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^^Which is why banks care about parking. If the developer can't lease the buildings, they will default on their loans.
Quote from: Hts121 on April 24, 2012, 01:43:07 AM^^Which is why banks care about parking. If the developer can't lease the buildings, they will default on their loans. I think it would be interesting to do a market assessment among various demographic groups in which two of the questions asked is:If you could rent an apartment without a parking space included and save $100 per month on your rent, would that apartment be more attractive to you or less?Which would you prefer at the same rent level -- an apartment without a parking space but with higher-quality finishes and amenities (in-suite laundry, balcony, better views, etc) or an apartment with a parking space included but having lower-quality finishes and fewer amenities?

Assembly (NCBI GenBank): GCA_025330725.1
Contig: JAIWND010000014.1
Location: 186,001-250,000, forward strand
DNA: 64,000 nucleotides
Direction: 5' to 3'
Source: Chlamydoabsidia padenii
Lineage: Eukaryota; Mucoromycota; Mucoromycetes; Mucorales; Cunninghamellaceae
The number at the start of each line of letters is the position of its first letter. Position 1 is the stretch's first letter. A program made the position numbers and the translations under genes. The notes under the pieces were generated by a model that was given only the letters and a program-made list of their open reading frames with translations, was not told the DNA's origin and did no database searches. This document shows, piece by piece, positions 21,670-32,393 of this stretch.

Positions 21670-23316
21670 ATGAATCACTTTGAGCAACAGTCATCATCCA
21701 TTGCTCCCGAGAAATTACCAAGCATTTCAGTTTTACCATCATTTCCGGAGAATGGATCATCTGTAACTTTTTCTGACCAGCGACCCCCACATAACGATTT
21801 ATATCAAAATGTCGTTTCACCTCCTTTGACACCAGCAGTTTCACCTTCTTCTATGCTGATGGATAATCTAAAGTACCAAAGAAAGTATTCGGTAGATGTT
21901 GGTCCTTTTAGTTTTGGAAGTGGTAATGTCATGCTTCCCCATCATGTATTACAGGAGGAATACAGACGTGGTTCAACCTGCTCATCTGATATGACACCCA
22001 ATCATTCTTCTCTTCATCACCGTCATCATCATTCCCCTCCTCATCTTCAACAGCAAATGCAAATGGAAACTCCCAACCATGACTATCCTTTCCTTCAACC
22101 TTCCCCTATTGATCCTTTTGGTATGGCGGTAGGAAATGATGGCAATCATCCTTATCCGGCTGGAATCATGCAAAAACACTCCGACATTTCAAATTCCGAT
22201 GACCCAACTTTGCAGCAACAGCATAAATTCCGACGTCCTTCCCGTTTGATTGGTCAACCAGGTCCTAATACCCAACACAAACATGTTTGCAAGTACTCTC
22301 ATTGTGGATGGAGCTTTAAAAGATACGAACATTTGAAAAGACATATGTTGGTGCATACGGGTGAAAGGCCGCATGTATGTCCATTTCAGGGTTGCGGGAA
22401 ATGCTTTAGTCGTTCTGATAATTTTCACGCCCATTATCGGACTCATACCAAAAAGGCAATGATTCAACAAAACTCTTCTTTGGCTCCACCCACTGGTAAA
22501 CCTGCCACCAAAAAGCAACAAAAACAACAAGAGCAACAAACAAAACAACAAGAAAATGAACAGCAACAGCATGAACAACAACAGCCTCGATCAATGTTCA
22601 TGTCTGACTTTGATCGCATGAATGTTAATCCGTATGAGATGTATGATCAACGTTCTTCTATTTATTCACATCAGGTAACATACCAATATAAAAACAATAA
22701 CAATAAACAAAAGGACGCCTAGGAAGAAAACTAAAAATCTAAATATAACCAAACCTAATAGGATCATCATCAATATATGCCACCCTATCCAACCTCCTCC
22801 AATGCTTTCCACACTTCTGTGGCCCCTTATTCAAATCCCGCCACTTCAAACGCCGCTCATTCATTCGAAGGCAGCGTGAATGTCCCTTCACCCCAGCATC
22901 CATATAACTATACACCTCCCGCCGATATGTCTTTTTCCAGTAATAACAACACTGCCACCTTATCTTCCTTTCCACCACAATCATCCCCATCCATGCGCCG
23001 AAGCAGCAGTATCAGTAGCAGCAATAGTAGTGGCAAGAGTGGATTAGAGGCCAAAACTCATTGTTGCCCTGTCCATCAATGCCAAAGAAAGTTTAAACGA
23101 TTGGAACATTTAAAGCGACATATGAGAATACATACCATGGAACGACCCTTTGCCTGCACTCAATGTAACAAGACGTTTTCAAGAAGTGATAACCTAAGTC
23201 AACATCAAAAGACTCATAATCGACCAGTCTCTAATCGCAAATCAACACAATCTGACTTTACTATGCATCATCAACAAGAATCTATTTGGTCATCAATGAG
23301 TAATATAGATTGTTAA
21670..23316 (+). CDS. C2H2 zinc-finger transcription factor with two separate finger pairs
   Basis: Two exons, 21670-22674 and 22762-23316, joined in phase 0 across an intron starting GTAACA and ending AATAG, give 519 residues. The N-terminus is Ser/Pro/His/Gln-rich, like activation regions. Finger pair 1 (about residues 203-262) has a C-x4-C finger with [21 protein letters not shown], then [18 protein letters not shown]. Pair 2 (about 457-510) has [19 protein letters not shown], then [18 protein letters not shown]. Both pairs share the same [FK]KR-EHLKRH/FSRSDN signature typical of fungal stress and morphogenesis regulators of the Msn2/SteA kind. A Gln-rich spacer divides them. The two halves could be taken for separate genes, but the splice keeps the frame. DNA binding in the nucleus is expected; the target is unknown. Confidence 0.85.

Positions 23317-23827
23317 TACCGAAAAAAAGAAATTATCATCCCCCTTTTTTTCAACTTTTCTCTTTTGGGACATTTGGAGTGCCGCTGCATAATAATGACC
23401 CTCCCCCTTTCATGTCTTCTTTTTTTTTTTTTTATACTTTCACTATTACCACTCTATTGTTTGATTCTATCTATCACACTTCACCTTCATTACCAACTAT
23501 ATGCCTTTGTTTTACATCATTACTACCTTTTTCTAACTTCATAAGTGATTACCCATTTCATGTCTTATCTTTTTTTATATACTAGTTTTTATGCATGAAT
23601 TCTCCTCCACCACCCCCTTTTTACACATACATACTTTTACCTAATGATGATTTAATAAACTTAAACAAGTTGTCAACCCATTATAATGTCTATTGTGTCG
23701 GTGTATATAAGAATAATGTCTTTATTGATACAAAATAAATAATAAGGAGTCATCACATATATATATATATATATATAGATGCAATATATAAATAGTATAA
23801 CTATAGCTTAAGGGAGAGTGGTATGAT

Banks care about signed leases, not parking. You can build a tree house with a rope ladder and no parking but if you can get it leased for $20/sf, you can probably get a bank to finance it.
One huge parking garage will take away the motive for surface parking lots once the draw of uptown hits full stride. As long as there are freeways, there will be a need for parking.
The 700-car parking garage is behind both towers and not visible from the street. I can only see this as a positive thing. It doesn't disrupt any of the street-lining retail and provides covered parking for residents. So what's the big deal? Is this what people have a problem with?
Put a little thought and creativity into it! University Circle demands this of you!!